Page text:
The other day I heard a short news item on National Public Radio that made me stop and think. The item ran something like this: "Maxwell House has announced it will cut the price of its loose...
A Hope, A Wing, and A Prayer
there's the virtue of the financial right ... it divorces use. It's also the vice."
This short passage captures the essence of FERC's effort to devise a standard design for energy and transmission markets for regional transmission organizations (RTOs). In simple terms, it's a work in progress.
Any standard market design (SMD) must include many individual components: (1) an energy market, (2) a reserve market, (3) generation adequacy, (4) market monitoring, and (5) "slicing and dicing" (the allocation of functions between RTOs and independent for-profit transmission companies). Some elements, such as the first on the list, appear absolutely necessary on "day one." But Reem Fahey, for instance, of Edison Mission Energy, argues that definitions of reserve criteria will vary between regions, making early agreement on reserve market design nearly impossible for RTOs such as the Midwest ISO, which contains multiple control areas straddling several regional reliability councils. Make it a "day 2" issue, she says, while acknowledging that single-region groups such as ERCOT in Texas have managed to get reserve markets up and running right from the start.
Of course, FERC's SMD effort will not occur in isolation. Even as the commission moves toward its promised notice of proposed rulemaking (NOPR) in Docket RM01-12, to be issued perhaps by the start of summer, the California ISO (CAISO) is working on a parallel but somewhat different track.
By order of FERC, the CAISO must meet its own deadline of May 1 to file plans both for a new day-ahead market (DAM) for energy and a new regime for congestion management. In that effort, known as "MD02," CAISO has proposed a complete overhaul. MD02 would emulate many attributes of PJM markets. CAISO, in MD02, has proposed a bid-based, security-constrained regime for full nodal and locational marginal pricing (LMP) for its 3,000-plus buses. That move has even drawn raves from Harvard professor William Hogan. One key feature of MD02 would allow CAISO for the first time to manage congestion on an intrazonal level through market-based incentives. Yet the effort could prove difficult. CAISO has said in some statements filed at FERC that it would welcome a deadline extension beyond May 1. A technical conference was set for April 4-5 in San Francisco to help meet the deadlines.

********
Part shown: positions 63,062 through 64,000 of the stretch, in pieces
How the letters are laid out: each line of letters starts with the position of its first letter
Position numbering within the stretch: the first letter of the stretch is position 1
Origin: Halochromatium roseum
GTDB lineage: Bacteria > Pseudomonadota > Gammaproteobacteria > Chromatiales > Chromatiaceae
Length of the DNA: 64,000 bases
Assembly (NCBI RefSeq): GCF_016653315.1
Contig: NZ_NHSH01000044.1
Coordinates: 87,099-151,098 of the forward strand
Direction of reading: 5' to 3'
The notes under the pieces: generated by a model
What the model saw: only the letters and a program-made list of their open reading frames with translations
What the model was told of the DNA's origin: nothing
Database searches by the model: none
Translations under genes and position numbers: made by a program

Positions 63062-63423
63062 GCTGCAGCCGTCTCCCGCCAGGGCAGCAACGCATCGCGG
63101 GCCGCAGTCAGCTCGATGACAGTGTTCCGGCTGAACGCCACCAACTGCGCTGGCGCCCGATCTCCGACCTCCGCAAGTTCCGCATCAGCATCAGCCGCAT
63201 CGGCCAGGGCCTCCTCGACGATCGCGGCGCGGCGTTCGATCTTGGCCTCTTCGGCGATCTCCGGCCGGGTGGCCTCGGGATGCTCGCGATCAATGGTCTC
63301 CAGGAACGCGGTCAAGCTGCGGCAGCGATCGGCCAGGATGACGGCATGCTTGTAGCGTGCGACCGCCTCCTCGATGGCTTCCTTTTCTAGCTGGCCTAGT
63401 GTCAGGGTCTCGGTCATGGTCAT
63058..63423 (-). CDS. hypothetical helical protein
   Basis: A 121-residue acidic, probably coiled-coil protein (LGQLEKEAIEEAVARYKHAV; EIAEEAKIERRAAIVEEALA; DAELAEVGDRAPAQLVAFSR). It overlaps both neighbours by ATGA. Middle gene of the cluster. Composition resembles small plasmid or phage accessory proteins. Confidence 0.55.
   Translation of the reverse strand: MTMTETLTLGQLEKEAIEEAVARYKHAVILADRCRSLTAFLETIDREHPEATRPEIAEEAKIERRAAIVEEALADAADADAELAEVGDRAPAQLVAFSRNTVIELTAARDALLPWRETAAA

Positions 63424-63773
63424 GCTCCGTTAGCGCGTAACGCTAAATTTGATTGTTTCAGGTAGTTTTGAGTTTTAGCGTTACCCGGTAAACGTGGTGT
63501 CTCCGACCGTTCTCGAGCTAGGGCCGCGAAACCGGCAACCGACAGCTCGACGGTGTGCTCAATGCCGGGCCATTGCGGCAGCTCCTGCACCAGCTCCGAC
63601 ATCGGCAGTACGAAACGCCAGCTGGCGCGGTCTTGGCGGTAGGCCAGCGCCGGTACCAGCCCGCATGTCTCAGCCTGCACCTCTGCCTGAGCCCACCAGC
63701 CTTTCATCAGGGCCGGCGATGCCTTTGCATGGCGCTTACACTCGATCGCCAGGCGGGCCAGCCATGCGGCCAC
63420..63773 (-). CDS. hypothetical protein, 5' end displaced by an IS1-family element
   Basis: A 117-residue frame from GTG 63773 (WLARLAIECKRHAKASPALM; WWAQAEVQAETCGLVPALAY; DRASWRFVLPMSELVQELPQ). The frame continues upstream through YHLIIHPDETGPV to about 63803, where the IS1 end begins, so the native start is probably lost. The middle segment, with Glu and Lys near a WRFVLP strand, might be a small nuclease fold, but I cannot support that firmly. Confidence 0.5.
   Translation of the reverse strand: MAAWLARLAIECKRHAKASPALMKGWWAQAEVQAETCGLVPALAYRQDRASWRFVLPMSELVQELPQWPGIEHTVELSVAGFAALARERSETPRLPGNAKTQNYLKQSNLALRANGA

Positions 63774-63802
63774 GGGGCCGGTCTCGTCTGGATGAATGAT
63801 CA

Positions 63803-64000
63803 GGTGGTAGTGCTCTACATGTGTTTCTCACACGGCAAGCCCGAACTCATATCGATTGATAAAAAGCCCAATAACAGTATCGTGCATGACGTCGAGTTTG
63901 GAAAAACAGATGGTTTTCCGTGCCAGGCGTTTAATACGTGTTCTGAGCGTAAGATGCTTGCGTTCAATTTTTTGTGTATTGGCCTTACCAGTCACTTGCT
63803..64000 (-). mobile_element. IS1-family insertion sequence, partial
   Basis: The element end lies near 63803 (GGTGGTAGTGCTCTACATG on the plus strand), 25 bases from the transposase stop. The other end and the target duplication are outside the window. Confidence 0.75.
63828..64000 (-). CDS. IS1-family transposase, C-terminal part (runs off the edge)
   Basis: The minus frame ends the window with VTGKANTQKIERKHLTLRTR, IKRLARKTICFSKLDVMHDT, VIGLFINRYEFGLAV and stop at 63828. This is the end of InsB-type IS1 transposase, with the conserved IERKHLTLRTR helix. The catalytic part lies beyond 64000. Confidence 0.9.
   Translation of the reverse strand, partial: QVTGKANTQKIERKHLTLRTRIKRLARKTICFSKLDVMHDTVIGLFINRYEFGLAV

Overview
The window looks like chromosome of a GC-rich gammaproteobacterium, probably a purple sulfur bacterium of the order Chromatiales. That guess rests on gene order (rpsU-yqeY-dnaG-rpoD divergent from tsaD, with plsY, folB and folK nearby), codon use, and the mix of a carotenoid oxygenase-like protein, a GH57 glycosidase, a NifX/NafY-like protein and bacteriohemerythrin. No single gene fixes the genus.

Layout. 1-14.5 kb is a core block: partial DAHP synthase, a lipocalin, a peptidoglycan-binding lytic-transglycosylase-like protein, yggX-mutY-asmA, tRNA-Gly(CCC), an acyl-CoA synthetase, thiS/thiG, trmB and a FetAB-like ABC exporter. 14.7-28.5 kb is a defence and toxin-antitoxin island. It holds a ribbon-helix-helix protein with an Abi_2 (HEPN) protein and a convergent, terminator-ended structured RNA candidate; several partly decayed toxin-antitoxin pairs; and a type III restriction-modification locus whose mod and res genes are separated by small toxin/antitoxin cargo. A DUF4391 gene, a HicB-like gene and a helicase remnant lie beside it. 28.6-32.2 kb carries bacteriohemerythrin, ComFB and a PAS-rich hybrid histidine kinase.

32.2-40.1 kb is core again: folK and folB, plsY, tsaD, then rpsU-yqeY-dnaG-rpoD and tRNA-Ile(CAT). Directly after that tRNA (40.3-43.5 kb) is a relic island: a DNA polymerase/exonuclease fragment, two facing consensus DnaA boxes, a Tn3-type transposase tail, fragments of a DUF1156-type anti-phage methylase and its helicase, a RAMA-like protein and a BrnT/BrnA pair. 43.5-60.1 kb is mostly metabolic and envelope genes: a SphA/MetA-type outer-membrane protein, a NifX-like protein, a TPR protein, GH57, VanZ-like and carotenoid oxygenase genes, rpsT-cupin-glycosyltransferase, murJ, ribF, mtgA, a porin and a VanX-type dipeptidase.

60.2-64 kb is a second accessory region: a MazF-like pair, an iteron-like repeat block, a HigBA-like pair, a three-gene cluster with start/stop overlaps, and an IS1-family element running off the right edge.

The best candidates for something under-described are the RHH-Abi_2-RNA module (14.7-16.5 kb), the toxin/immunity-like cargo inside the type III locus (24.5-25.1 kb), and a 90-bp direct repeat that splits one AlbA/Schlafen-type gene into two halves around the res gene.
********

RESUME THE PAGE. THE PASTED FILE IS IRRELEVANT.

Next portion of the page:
Yet, to make the issue even more confused, CAISO has now proposed an interim plan that seems neither fish nor fowl. In its Tariff Amendment 42 (TA 42), filed at the end of January, CAISO proposed a litany of short-term measures that would apply Band-Aids on the old design (which FERC calls "dysfunctional") while waiting for a new regime. Some find this interim effort distracting. Dynegy calls it a "stealth" market design. As its main aim, TA 42 would control intrazonal congestion through bid caps, penalties, and other top-down techniques-exactly the opposite of the philosophy behind MD02. Many see the TA 42 amendment as paving the cowpath-worse than no fix at all.
These two tracks-one in California, the other in Washington-offer policymakers a once-in-a-lifetime chance to remake the electric utility industry. To quote a phrase, the "possibilities are